SEOUL, Sept. 13 (Korea Bizwire) – The frozen job market in South Korea is showing no signs of thawing.
Disappearing part-time jobs at restaurants, wholesale and retail businesses are deteriorating the outlook for young people, as unemployment approaches the rock bottom felt during the financial crisis in the late 1990s.
The employment data for August 2018 announced by Statistics Korea on September 12 said there were 26.9 million jobs in the country, up by 3,000 from the same month last year.
Job market growth has been very sluggish, as only 100,000 jobs were created from February to July combined.
The manufacturing, wholesale, retail and education sectors lost the most jobs. The manufacturing sector lost 105,000 jobs compared to last year, primarily due to the restructuring of shipbuilders and automakers. The sector has lost jobs in five consecutive months.
Wholesale and retail, as well as lodging and restaurant businesses, are also suffering. These sectors lost 123,000 jobs and 79,000 jobs, respectively.
Looking into demographical data, 158,000 people in their 40s lost their jobs, for the biggest fall since December 1999 when 259,000 in their 40s received pink slips.
The number of unemployed individuals totaled 1.13 million, up 134,000 from the previous year. This accounted for a 0.3 percentage point drop in the employment rate, which was 60.9 percent.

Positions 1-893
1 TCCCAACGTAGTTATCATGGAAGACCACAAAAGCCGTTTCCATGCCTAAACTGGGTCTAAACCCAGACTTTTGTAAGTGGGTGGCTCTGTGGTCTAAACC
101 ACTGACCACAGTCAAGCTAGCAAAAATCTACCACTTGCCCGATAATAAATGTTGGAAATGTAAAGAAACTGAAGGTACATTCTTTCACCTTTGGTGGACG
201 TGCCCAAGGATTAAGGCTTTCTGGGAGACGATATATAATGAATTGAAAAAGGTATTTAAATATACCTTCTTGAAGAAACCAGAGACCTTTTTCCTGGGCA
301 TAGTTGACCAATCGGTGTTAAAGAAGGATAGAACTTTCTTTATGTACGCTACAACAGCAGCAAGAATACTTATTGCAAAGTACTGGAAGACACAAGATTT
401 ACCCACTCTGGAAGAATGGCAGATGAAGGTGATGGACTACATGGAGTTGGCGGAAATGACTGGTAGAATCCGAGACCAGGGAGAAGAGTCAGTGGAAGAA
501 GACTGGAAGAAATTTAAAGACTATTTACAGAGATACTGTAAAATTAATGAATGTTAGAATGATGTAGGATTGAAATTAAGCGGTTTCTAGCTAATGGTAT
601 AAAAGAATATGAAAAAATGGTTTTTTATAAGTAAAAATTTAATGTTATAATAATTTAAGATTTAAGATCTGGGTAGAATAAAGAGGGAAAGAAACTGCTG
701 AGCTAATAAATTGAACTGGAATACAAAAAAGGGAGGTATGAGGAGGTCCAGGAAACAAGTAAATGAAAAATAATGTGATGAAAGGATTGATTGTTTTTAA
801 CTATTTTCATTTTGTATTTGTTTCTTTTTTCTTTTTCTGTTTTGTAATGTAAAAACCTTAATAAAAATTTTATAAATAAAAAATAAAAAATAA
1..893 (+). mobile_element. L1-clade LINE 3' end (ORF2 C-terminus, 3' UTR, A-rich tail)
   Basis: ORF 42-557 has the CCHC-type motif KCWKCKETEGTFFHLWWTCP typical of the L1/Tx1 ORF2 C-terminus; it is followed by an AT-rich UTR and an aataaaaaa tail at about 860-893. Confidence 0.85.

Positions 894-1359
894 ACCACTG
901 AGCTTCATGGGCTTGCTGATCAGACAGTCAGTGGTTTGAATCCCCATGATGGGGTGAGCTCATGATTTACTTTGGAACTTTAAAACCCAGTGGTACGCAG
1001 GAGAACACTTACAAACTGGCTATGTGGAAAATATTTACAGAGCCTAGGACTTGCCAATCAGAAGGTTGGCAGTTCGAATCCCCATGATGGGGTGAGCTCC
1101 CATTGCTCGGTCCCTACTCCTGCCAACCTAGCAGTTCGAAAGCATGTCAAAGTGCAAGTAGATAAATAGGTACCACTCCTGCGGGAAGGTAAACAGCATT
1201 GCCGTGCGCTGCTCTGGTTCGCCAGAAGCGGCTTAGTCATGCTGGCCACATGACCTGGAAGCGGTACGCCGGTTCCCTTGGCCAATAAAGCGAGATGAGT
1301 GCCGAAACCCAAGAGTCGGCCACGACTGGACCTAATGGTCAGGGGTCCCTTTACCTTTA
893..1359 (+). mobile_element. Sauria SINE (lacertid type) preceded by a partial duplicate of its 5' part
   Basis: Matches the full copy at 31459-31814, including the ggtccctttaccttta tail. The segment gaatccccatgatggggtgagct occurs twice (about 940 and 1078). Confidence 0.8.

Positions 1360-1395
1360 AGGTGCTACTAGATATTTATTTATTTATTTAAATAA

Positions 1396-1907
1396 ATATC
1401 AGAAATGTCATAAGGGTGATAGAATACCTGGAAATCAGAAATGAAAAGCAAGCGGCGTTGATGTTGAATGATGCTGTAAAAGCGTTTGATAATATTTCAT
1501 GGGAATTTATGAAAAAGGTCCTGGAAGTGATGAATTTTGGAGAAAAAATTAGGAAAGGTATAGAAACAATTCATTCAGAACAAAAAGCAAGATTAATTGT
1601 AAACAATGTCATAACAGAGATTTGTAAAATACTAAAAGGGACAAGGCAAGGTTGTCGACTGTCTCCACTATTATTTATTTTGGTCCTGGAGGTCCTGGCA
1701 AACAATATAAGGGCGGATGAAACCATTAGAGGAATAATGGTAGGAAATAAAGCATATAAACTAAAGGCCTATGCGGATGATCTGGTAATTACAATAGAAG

This number is the highest since August 1999, at the outbreak of the financial crisis that rocked South Korea.
The unemployment rate rose 0.4 percent last year to 4.0 percent, and 10 percent of young jobseekers aged 15 to 29 were jobless. This is the highest monthly rate since August 1999 at 10.7 percent.
The tough job market can be attributed to the difficulties experienced by restaurant, wholesale and retail businesses that usually hire a lot of young part-timers. This could be the result of the increase to the minimum wage.
“Normally, this age group is willing to offer labor services to restaurants, wholesalers and retailers, but it seems like there isn’t enough demand for labor out there,” said Bin Hyun-joon, the director of the Employment Statistics Division at Statistics Korea.
“Our economy isn’t doing well, and we’re losing jobs in wholesale, retail, facilities and manufacturing businesses,” Bin continued.
“I don’t think slowing population growth can alone explain why we are not creating enough jobs.”
Joey Yoo (firstname.lastname@example.org)